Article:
Charlie and the Chocolate Factory
Analysis of Major Characters
Charlie Bucket is the protagonist of Charlie and the Chocolate Factory, and he is the embodiment of all that is virtuous. He is deprived of adequate food, a bed, and any privacy. In spite of all this, he never complains, nor does he ever accept charity from his family when it comes at their own expense. Each morning, Charlie musters the strength to walk to school, even though he nearly freezes during the colder months. And each night, he returns home and dutifully spends time with his bedridden grandparents, a chore that he seems to genuinely enjoy.
Charlie’s physical proportions align with his personality: not only is he quite small and undernourished, but also he is meek. He speaks only when he is spoken to. He never asks for more than he is given. He looks forward to the one time a year, on his birthday, when he can indulge in a Wonka chocolate bar, and instead of wolfing it down all at once, he savors it (bite by bite) for many months. Charlie walks past the world-renowned Wonka chocolate factory twice a day, yet this never causes him bitterness or anger. Instead, Charlie simply indulges in the savory smells coming out of the factory and humbly dreams of entering the factory one day. When the golden tickets start turning up in the hands of nasty, greedy children, Charlie never complains about how unfair it is that he will never get to go. Charlie’s strongest criticism of one of the other children comes when he hears that Veruca’s father is using all the workers in his peanut factory to unwrap chocolate bars night and day until his daughter gets a ticket. Charlie’s only comment is that Veruca’s father is not playing quite fair.
Behind Charlie’s meek and virtuous exterior lies an inner strength and courage. He faces the new challenges and mysteries of the factory with the same bravery he employs to overcome the adversity of his everyday life. He finds all of the adventures in the chocolate factory to be wild and stimulating. While other characters cringe at the speed of the boat as it tears down the chocolate river, Charlie demurely embraces it, clutching to Grandpa Joe’s legs for stability and enjoying the ride of his life.
Mr. Willy Wonka
The eccentric owner of the world-famous Wonka chocolate factory. Along with his eccentric behavior, Mr. Wonka also has a benevolent side. The mystery workers operating his chocolate factory after the reopening are called Oompa-Loompas. The Oompa-Loompas hail from Loompaland, where they are the defenseless prey of hungry creatures like hornswogglers, snozzwangers, and whandoodles until Mr. Wonka rescues them. He brings the malnourished Oompa-Loompas back to his factory where they are allowed to eat their favorite food—cacao beans—in unlimited quantities and live in complete safety in exchange for running the factory. Mr. Wonka treats the Oompa-Loompas like children, and, in return, they treat him as a benevolent caretaker. Mr. Wonka further demonstrates his affinity for children and wariness of adults by choosing a child to take over his factory. The child he seeks is humble, respectful, and willing to run his factory exactly how Mr. Wonka runs it himself.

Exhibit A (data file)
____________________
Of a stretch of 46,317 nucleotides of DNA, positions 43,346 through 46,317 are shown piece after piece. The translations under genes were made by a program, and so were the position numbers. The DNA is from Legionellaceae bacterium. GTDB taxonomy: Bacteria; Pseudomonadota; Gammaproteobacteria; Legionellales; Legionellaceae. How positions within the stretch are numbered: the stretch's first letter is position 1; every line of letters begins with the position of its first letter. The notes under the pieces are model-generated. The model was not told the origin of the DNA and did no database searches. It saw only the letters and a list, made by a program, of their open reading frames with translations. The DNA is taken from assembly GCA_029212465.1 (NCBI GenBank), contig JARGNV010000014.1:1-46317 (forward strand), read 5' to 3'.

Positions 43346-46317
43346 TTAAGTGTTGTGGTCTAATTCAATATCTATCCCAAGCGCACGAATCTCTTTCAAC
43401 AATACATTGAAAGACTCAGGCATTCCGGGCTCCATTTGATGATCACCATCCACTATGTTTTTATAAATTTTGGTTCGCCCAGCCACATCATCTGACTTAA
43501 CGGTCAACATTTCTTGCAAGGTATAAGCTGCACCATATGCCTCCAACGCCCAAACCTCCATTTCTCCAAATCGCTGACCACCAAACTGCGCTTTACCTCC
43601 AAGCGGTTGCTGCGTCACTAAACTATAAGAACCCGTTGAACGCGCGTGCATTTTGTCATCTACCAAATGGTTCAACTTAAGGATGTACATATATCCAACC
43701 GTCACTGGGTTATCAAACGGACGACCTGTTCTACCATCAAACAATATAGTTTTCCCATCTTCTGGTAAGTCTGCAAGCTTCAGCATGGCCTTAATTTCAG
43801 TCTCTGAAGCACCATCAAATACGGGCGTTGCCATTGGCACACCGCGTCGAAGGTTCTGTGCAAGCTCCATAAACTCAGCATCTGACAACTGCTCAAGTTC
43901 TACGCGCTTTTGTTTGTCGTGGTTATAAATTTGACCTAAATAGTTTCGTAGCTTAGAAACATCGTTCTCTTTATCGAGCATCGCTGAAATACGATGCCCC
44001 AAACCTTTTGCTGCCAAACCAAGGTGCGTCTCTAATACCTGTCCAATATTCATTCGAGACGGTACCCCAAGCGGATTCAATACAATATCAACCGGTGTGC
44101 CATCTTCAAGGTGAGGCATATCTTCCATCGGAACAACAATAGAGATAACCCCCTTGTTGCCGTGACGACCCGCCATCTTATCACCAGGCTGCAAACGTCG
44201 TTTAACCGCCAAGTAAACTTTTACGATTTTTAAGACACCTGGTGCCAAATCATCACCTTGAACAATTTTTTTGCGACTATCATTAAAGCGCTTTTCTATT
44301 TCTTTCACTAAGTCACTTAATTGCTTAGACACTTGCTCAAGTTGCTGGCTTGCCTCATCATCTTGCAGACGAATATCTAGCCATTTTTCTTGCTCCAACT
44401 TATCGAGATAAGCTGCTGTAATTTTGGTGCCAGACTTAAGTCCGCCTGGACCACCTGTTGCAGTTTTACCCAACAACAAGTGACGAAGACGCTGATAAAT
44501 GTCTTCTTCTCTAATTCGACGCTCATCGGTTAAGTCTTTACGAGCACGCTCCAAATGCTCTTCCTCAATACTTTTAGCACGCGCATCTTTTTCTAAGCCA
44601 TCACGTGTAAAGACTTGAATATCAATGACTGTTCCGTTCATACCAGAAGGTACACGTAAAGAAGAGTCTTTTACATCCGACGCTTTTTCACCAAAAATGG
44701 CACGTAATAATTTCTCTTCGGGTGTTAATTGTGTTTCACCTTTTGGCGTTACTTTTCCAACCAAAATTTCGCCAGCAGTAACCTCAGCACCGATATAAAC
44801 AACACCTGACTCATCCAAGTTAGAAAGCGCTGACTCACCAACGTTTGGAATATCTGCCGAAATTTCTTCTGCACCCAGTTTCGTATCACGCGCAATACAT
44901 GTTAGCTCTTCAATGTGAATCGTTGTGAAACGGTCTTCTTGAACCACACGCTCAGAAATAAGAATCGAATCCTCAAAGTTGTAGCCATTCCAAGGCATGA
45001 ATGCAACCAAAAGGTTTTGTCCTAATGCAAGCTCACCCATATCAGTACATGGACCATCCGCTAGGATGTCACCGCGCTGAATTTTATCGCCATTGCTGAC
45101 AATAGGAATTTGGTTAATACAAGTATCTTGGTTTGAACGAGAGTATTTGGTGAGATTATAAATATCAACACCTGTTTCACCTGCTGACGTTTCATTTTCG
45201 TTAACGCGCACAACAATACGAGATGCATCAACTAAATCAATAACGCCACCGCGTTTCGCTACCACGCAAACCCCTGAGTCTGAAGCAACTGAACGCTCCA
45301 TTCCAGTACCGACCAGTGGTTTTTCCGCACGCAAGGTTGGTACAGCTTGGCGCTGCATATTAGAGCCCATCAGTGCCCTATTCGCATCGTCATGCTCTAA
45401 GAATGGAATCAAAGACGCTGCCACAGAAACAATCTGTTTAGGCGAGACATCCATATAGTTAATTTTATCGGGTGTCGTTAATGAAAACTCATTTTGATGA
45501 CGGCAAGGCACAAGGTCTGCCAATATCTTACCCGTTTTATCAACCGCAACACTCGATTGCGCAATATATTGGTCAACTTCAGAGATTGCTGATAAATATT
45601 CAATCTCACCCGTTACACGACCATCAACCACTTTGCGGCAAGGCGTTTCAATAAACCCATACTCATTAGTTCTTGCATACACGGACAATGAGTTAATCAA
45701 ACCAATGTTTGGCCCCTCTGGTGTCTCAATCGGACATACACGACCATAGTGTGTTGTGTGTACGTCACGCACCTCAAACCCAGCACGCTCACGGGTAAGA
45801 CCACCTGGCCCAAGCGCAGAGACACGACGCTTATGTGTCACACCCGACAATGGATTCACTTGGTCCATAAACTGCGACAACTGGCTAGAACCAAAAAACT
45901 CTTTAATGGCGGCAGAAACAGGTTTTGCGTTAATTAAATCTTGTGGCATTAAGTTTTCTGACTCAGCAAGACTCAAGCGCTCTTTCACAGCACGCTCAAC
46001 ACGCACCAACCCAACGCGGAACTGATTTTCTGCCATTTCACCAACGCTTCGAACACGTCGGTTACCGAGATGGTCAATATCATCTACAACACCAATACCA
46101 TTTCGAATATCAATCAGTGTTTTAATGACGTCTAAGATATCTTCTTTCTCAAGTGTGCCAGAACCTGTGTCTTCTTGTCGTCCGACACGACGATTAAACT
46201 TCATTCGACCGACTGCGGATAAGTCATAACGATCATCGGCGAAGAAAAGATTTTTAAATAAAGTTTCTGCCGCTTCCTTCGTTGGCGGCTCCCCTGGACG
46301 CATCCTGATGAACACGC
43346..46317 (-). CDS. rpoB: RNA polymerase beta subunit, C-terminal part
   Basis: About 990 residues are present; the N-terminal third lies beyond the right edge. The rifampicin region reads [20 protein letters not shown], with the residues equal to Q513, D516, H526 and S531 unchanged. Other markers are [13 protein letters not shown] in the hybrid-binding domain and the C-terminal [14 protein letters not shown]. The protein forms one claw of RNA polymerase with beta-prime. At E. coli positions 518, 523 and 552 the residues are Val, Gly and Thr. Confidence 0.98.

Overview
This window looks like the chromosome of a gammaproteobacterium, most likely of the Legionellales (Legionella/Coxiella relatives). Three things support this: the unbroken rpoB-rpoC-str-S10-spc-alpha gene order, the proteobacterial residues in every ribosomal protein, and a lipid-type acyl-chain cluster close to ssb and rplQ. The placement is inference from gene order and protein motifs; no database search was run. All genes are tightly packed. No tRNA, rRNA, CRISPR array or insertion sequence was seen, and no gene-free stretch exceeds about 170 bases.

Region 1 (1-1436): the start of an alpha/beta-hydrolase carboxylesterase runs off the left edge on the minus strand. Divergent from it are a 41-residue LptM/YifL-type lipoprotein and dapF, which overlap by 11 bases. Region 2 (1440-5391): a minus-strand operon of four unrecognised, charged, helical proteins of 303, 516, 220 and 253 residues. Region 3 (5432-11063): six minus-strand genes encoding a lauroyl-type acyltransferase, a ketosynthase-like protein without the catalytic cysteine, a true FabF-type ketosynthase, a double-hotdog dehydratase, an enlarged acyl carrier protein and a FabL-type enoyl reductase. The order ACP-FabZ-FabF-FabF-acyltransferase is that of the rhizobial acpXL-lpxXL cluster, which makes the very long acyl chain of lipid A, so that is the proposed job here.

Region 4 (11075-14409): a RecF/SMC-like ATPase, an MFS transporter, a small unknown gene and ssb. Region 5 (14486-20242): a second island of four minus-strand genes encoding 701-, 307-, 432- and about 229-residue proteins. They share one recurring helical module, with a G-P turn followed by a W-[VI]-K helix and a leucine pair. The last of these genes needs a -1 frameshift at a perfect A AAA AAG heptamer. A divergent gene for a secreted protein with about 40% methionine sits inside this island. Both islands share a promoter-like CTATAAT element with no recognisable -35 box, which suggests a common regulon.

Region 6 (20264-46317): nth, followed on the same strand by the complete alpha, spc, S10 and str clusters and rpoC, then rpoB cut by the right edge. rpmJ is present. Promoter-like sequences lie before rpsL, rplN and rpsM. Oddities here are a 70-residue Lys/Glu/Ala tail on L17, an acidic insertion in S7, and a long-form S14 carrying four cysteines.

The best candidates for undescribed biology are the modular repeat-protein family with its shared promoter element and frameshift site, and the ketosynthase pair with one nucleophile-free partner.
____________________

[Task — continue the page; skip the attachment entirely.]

Though benevolent, Mr. Wonka’s character is not beyond reproach. His treatment of the Oompa-Loompas is paternalistic, and his desire to mold a child into a second version of himself is narcissistic. Furthermore, Mr. Wonka is unwilling to accept anyone’s foibles. He can be extremely demanding and judgmental. The four children who do not win the grand prize clearly disgust Mr. Wonka. He is short with each of them—he acts as if he invited each of them simply to prove the virtuosity of Charlie. The humble and gracious Charlie is everything Mr. Wonka is looking for.
Grandpa Joe is the oldest and wisest of the characters in the novel. However, like Charlie and Mr. Wonka, he remains young at heart. His youthful exuberance makes him the perfect person to escort Charlie to the chocolate factory.Grandpa Joe is also Charlie’s best friend. Every evening when Charlie spends time with his grandparents, Grandpa Joe entertains Charlie with a story. It is Grandpa Joe who initially tells Charlie all about the history of Mr. Wonka and his vaunted chocolate factory, and Grandpa Joe urges Charlie to have faith that he can find a golden ticket.
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